On the other hand, a market that is highly fragmented – such as the market for laundromats – has several disadvantages. Typically, the market is fragmented for a reason. These reasons can range from low product differentiation, thin profit margins, poor economies of scale, and more.
In addition, fragmented markets often have intense competition on price. This makes it hard to build a large sustainable business if you’re always being undercut on price by other competitors.
Most of the time, if a market is highly fragmented, it means that even its best contenders are unable to capture a meaningful share. Unless a new startup comes to the table with a massive differentiating factor – like Uber did with taxicabs – it’s going to be very hard to scale.
The Best Markets Are Rich with Niches
Every huge market has niches: different subsets of customers with slightly different needs to serve. Each of these niches are novel opportunities for a startup to come in and solve a unique problem – which is the number one driver of revenue.
Think about the apparel market, which is worth about $350 billion in the United States. That’s huge – but it’s not a market with many niches. While there is a lot of diversity in product style, color, and materials, there are only so many ways to make money in the apparel industry. The main and primary way is to sell clothes via wholesale and to consumers.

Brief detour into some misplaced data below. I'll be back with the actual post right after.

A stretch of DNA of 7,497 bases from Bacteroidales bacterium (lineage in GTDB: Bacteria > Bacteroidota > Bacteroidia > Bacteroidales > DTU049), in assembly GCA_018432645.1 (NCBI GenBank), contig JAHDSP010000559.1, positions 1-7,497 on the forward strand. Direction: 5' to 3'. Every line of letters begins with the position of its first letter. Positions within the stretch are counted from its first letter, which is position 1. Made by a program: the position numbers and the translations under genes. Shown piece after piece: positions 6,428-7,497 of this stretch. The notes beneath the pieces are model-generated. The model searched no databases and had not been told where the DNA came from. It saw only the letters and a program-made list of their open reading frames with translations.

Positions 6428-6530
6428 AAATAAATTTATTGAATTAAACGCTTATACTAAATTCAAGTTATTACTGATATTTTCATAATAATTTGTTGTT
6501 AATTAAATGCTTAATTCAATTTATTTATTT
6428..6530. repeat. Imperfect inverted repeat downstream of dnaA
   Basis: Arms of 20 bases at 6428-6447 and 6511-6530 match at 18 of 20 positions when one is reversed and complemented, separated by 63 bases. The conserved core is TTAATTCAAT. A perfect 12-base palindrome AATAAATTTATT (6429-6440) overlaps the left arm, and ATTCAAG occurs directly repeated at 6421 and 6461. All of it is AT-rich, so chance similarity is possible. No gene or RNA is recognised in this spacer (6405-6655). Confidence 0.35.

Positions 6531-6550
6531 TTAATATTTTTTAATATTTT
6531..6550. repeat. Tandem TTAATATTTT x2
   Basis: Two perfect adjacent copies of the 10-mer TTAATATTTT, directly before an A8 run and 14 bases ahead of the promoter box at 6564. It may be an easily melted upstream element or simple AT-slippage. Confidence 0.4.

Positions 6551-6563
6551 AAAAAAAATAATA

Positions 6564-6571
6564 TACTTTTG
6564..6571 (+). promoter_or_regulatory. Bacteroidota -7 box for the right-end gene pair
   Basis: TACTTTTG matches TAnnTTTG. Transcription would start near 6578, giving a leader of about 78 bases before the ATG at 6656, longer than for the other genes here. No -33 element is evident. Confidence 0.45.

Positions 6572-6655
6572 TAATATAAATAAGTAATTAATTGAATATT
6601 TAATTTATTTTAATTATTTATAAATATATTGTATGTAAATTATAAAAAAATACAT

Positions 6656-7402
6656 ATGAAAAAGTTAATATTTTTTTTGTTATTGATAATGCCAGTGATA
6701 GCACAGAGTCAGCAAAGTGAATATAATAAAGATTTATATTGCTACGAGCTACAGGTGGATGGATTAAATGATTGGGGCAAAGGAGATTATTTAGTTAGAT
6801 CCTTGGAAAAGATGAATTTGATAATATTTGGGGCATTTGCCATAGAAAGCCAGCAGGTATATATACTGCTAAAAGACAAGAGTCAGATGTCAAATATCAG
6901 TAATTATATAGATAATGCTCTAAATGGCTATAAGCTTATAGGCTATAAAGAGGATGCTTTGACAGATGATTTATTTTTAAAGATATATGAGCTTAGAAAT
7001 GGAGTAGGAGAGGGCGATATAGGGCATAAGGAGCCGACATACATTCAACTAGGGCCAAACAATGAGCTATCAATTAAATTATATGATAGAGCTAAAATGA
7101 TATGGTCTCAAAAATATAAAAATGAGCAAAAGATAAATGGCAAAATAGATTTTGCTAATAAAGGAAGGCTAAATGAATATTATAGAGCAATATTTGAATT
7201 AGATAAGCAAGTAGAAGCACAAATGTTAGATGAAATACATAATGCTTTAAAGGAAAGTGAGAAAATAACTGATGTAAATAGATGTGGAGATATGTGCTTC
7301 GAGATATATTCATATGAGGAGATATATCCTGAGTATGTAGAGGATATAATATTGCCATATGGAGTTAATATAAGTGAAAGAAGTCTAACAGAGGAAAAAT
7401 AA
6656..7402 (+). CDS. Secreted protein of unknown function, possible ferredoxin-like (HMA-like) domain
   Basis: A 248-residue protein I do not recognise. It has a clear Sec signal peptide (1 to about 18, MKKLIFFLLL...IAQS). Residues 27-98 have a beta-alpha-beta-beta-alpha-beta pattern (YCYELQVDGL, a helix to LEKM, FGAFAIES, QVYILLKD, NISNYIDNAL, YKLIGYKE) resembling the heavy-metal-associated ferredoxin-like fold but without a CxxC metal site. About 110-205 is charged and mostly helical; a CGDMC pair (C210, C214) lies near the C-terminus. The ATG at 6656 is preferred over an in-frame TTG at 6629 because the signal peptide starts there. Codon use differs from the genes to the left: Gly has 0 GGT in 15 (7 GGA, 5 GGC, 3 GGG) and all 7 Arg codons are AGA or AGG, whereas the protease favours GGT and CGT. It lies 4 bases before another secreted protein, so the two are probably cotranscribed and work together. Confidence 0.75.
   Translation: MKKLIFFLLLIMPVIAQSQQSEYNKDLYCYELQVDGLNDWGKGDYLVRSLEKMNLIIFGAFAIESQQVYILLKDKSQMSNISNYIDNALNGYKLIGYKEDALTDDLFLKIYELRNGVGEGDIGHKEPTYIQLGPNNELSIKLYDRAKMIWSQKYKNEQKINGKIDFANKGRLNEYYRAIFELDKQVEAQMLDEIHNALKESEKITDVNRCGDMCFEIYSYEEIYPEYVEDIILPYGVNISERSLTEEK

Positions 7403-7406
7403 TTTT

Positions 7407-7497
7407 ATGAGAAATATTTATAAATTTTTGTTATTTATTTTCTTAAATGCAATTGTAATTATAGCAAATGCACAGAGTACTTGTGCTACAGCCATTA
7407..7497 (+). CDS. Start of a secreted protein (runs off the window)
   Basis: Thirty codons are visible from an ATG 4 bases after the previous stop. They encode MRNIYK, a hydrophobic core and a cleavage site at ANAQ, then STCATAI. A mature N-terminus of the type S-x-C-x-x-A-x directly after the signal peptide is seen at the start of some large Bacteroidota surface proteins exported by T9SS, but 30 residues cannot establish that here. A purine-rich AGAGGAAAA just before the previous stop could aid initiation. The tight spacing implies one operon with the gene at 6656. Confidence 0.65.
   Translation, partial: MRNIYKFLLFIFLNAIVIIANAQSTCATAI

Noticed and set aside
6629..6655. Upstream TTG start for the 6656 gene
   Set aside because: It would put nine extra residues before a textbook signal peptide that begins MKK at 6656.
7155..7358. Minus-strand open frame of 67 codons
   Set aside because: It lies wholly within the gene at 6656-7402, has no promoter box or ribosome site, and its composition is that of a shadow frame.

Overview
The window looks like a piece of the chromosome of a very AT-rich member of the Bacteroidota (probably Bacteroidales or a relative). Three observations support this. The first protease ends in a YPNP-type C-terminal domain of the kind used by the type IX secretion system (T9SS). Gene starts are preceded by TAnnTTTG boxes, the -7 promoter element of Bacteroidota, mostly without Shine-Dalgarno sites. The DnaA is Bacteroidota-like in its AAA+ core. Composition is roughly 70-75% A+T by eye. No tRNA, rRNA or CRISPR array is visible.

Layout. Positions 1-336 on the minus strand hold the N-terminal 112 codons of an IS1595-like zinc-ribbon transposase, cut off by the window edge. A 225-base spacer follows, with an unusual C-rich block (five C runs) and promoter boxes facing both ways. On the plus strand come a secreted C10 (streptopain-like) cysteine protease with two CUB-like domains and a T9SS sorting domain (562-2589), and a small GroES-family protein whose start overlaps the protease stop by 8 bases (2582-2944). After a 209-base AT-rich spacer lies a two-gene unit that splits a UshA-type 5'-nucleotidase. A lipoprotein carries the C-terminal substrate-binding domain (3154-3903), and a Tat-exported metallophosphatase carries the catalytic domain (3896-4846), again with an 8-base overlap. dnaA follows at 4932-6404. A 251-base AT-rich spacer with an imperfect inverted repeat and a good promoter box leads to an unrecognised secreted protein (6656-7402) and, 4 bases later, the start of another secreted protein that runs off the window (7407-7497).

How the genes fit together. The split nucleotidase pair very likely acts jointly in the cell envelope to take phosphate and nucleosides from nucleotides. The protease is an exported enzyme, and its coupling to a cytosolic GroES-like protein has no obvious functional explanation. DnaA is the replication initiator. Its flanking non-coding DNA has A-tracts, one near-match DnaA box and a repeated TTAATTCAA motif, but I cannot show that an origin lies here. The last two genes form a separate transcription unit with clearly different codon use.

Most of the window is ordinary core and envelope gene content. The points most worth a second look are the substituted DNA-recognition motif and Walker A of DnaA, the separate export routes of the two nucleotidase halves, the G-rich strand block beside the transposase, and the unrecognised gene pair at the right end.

On the other hand, the logistics market – which we discussed earlier – is a market that’s rich with niches. Nearly every industry has a need for logistics software and solutions. You have trucking, air freight, ocean freight, rest stops, tires, fuel, and numerous other products and services that the diverse participants in the logistics industry need and consume on a regular basis.
The benefit of targeting a market rich with niches like the logistics market is that as a startup you can start in one area/product line and focus on building up momentum there.
Then, over time, you can use that initial momentum and the brand value you build to expand into adjacent areas in the market, increasing the size of your addressable market and growing your revenue. It’s much easier to do this in markets with lots of different types of customers with lots of different needs versus markets that are less diverse.
At the end of the day, identifying a hot market comes down to overall opportunity. Is the market big enough to churn out multibillion-dollar startups? Is there enough room for multiple players to win? If the answer is yes, you can move on to assessing a startup’s own unique traits: the founding team, the product itself, the financials, and so forth.
We’ll talk more about how to dig into those factors next time. For now, enjoy the long weekend.
Thanks for this very solid advice on evaluating the TAM.
I read a lot of topics from you experts weekly but in my opinion investing in a new start-up company with only $100.00 for 7-10 years won’t make a lot 0f money even at IPO day. You might have to invest 10K or larger to see a substantial of retirement income. We non acredited investors can’t afford investment amounts of that size. Are going to hit an Unicorn start-ups with investments that size?